What Julia Fischer chose to play with the BSO was no less a work than the Beethoven concerto: not a razzle-dazzle piece, the flash of which is to blind the audience and stun them into happy submission, but a work that demands foremost a thinking player’s approach, lest it fail to take off. Technical perfection and bravura playing can still produce a dud (as Anne Sofie Mutter has been happy to prove with two recordings) – conception and a sense of the complete work at every instant are more important. With her ability to place emotional peaks into refined playing, with her nicely developing tone – never shy, not too big – Ms. Fischer gave this concerto both: the nobility and excitement it needs without veering either into aloof coldness on one side or showy gypsy fiddling on the other. And while the “Beethoven Concerto against Violin” can take any number of approaches, it is especially allergic to the latter.

Cutting a dashing figure in a very red dress as she did, it was not enough to detract from the sternly delicate, searing Largo, where she made the otherwise middle-of-the run, broad rendition of the work sound very special; nuances well placed called attention to the music, not her. Grace and purity abounded. Under Temirkanov’s caring hands – here was something he visibly cherished doing – the BSO performed this and the cadenza-linked last movement splendidly, even with delicacy when called upon to do so. The ripping finale topped it all off in great style. This was an example of 45 minutes of music-making as it should be – and the audience sensed it: the longest standing ovation and sustained applause (did anyone at all sneak out into intermission?) I have witnessed at Meyerhoff Hall forced an encore out of her: Paganini’s Caprice No. 2 in B Minor; delicately sawed out of the musical material if perhaps not ideally prepared. Secretly, I had hoped for some of her Bach.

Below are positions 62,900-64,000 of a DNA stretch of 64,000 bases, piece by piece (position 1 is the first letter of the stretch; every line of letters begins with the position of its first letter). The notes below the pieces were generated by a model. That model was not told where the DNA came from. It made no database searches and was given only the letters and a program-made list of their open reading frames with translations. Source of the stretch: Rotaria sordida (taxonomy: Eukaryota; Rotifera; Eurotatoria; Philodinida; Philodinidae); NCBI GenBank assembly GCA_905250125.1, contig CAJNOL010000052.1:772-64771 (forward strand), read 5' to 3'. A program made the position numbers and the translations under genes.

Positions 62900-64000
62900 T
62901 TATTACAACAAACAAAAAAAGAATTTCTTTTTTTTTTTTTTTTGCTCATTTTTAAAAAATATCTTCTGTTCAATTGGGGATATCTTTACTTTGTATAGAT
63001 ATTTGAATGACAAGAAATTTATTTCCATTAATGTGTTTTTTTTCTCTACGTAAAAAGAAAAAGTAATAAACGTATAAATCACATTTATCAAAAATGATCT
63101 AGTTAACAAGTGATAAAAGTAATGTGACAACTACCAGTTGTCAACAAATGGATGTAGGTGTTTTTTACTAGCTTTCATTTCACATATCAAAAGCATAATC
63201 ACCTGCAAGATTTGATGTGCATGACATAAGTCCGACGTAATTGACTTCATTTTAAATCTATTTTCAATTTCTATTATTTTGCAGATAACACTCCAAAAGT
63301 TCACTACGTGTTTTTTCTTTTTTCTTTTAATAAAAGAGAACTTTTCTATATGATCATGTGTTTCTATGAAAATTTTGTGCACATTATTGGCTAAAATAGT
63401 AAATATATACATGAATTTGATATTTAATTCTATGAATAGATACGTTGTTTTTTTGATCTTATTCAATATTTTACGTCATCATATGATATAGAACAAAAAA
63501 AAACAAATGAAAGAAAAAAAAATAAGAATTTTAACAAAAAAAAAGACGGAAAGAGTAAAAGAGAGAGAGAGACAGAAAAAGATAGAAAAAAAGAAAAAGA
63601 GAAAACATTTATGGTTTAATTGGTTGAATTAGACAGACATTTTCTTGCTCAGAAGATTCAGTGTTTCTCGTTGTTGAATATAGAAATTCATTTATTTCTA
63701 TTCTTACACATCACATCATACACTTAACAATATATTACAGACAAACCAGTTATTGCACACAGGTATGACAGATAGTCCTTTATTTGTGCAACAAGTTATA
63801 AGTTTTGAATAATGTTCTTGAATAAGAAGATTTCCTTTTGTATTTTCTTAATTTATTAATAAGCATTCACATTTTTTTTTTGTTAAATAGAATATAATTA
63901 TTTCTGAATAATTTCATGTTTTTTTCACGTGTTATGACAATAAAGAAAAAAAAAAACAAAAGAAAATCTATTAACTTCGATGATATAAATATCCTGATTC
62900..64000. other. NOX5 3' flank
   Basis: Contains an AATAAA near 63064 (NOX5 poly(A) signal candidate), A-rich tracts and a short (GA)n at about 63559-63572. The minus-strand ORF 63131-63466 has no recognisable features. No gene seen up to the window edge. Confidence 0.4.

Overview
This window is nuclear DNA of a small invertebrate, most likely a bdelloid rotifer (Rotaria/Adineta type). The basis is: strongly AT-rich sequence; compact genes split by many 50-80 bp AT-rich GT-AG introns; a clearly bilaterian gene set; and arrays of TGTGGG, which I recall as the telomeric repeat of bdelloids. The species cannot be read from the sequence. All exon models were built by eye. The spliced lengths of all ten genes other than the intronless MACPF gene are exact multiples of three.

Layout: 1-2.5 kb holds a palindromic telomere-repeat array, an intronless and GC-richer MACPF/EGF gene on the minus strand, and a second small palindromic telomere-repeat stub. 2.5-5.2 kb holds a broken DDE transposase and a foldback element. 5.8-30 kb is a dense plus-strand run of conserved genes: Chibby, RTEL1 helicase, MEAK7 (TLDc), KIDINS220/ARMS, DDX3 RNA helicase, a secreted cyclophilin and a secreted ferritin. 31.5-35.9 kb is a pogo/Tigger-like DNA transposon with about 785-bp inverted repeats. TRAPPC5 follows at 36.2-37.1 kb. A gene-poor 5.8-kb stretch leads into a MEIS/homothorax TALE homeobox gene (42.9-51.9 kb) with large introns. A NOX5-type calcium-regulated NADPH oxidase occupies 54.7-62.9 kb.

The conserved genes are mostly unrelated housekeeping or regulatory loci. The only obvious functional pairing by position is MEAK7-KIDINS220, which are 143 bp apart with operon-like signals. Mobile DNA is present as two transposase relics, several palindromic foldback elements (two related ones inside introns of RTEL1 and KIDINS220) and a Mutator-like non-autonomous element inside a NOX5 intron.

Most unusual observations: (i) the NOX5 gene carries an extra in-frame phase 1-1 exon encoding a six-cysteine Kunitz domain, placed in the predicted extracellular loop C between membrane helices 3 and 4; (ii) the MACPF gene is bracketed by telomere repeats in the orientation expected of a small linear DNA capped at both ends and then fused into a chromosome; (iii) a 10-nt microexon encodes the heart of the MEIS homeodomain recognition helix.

Other Reviews:

Joe Banno, A Violinist of Promise and Polish (Washington Post, May 27)

Tim Smith, Temirkanov's return was worth the wait (Baltimore Sun, May 27)

Charles T. Downey, Julia Fischer Gets In On It (DCist, May 27)

Shostakovich’s 1st Symphony does not have a nickname, but if my vote counted, I’d suggest “My Little Bombastic.” Outblaring and outgunning the two successive symphonies, it is a short, blazing trail of fire and brimstone. A student work of the 18-year-old Dmitry, the success of this symphony is not measured by the level of its sophistication (none of his symphonies are, really) or even coherence but by sheer visceral impact. Stravinsky, Mahler, and Prokofiev have their fingerprints on this work, but despite those and the early date of composition, it unmistakably spells out “Shostakovich” at every corner and with surprising clarity. The way that the unrelated themes bully each other around – the limping waltz with flute being rammed off stage by the timpani and brass-driven full orchestral forces only to suddenly make way for calm; then circus music – is Mahler in idea, Prokofiev in sound, Shostakovich in execution.

Anyone looking for particular sense in the way these divergent themes play off or against each other would do better to give up and enjoy the onslaught before the music is over. The symphony does not ask to be understood, it asks to be felt. Especially the haunting Lento, where there is respite found in (hollow?) beauty, a beauty not far from the second movement of the Ravel piano concerto, actually. And with Temirkanov once more leading something dear to his heart, the BSO following most every step of the way, it did make itself felt. A fine nightcap after one of the best Beethoven performances I have heard. So good, indeed, that I shall try to go again today. The third performance, as part of the “Casual Concert” series and without the Shostakovich, will be given on Saturday at 11AM.